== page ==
And as far as the horrible problem of little “L” libertarians returning to the GOP, just what effect do you think that will have on the GOP besides help form them into a libertarian-leaning conservative party? I was tabling for my local Libertarian Party a while back and someone came up to me and said, “You know what’s gonna happen if the LP ever starts becoming a threat… the other parties are just gonna co-opt your platform.” I replied, “At which point we will have won.” The point isn’t about who embraces liberty as long as it is a LOT of people, especially those in office, no matter what letter is in parentheses before the state they represent.

  28. Steve Perkins

    The party pledge requires members to say they don’t support the initiation of force to achieve social or political goals. Conservatism is incompatible with this credo, as are Barr’s calls for drug prohibition at the state level, a national sales tax, etc.

    You’ve been with the LP for less than one campaign cycle, G.E., so I’ll cut you some slack on your historical error here. As none less than Party founder David Nolan has repeated on NUMEROUS occasions, the Pledge is intended to differentiate the LP from terrorist organizations. I know that sounds a little weird, even post-9/11, but go do some reading on the kinds of political and student organizations that were springing up right and left back in 1972… and it makes a little more sense.

    The idea of the pledge being a core “maxim”… from which all libertarian philosophy derives, and which requires one to ultimately become either an anarchist or a “pledge-breaker”… did not come along until years later. The waters have been so muddied at this point, most new members today don’t even know that this “litmus test” thing is a retrofit that wasn’t intended. Of course, don’t take my word for it… shoot an email to Nolan.

    Argue your positions on their merits. Focus on what makes them GOOD, rather than opposing positions BAD. Stop pointing fingers at others and telling them they “don’t belong”, or “aren’t real libertarians”, on account of a pledge you don’t know enough about. Start doing these things, and you guys may find your way back to the driver’s seat again, rather than griping from the back 24/7 about our driving.

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  30. José C

    Steve, those that are just in it for this election cycle would you try to convince them to stay in the Libertarian Party?

    This report is sad. It is unfortunate those assisting Bob Barr will leave the movement after the election ends in November. Talk about fair weather friends!

    Bob Barr is our nominee and we should get behind and support the campaign. We should vote for him.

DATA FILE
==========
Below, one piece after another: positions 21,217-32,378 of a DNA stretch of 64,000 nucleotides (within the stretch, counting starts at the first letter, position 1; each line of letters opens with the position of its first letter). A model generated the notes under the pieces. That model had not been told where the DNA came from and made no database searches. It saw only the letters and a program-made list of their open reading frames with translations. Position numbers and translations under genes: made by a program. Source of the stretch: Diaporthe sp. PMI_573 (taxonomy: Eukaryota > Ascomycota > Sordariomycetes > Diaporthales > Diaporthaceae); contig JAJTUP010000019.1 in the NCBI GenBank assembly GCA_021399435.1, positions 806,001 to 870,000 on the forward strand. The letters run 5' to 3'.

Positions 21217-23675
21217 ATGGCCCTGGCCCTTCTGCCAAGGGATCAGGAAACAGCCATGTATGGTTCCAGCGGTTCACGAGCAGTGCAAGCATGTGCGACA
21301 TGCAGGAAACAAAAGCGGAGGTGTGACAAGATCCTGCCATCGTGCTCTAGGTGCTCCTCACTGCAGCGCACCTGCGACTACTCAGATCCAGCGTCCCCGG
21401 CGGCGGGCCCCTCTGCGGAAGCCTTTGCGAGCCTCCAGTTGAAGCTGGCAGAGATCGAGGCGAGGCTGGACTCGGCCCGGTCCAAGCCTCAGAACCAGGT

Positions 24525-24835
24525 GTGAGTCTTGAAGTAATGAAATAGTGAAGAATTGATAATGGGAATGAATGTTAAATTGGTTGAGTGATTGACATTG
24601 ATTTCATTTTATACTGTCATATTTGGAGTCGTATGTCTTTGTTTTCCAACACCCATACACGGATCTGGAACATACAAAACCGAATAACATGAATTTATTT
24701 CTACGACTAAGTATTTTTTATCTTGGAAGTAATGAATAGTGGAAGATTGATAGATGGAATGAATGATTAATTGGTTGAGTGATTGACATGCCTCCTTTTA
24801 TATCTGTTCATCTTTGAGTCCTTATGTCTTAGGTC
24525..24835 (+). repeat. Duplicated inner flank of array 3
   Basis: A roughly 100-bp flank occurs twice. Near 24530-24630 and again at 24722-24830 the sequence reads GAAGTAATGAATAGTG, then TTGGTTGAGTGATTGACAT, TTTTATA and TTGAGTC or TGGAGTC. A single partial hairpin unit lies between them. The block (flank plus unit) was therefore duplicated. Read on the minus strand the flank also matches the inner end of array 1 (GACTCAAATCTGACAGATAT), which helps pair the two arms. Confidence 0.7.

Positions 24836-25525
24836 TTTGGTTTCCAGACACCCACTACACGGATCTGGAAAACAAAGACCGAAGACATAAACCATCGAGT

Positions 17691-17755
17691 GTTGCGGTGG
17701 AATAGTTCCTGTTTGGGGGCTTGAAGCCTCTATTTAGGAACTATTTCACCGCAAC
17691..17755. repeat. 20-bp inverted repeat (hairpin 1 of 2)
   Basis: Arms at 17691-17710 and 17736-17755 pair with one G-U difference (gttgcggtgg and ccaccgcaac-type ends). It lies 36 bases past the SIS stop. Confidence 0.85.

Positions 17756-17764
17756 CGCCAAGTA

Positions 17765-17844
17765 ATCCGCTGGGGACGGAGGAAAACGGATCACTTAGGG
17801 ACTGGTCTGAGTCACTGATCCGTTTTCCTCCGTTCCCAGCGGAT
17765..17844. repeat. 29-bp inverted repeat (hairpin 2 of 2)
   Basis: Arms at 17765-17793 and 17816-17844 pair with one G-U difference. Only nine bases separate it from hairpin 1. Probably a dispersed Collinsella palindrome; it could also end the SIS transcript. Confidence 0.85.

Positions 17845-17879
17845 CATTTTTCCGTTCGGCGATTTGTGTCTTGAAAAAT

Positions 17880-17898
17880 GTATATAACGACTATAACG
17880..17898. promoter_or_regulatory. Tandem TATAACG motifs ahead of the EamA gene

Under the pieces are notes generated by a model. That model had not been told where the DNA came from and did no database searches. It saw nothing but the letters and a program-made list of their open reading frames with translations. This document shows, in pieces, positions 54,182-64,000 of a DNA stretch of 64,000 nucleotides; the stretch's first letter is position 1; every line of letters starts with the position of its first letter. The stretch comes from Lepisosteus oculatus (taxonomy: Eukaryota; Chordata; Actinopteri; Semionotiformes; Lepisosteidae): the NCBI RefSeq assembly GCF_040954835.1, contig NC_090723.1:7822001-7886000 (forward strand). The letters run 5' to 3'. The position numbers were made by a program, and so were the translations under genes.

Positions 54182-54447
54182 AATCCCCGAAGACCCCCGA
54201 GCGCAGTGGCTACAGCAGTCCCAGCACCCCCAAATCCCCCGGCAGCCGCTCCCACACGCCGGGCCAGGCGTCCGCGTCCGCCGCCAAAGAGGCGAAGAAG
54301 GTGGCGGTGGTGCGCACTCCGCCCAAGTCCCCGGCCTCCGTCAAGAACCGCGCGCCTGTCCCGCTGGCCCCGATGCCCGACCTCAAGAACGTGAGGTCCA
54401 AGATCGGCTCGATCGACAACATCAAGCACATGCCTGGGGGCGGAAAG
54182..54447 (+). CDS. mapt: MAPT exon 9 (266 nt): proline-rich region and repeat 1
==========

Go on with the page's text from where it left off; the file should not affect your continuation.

Having said that I will admit I am not feeling the mo jo.

  31. G.E. Post author

    Steve – The original purpose of the pledge is not as important as what it means to the individuals who agree to it. This reminds me of statist historians’ obsession with the “framers” of the Constitution, when what really matters is the intent of the ratifiers.

    I don’t think it’s appropriate or honorable to pledge something you don’t believe, just to give the impression you’re not a terrorist.

  32. Steve Perkins

    Jose – I am certainly doing my best to make conservative-leaning libertarians and libertarian-leaning conservatives feel like they can find a home in the LP. Since Denver, I’ve spent more time on other blogs (actually, you know, discussing what’s wrong with the two major parties)… and less time on this blog (near-100% discussion of what’s wrong with my own Party). If I were a newcomer, I’m not exactly sure what my impressions would be right around now.

    G.E. – What on earth are you talking about, with the “framers” vs. the “ratifiers”. The core of the Constitution was ratified almost immediately after it was written, and there’s not any evidence of all the States saying, “We interpret this 180-degrees opposite from what those at the convention have to say about it.” If you interpret the LP pledge as being an axiom which requires all members to be anarchists, then hurray for you and your own personal “ratification” there. However, that is YOUR personal ratification… and is neither mine nor the founders who wrote it… so don’t try to hold it over others’ heads as a litmus test.

  33. G.E. Post author

    Your knowledge of the framing vs. ratification of the Constitution is sorely lacking, Mr. Perkins. The framers were different men with a very different agenda than the people who ratified the Constitution. What’s important is the intent of the ratifiers, not the intent of the framers. Suggested reading: Politically Incorrect Guide to the Constitution. I understand you are a legal scholar, but you might enjoy this different perspective.

    The pledge says what it says. If you interpret it to mean something other than what it literally says, then that’s on you.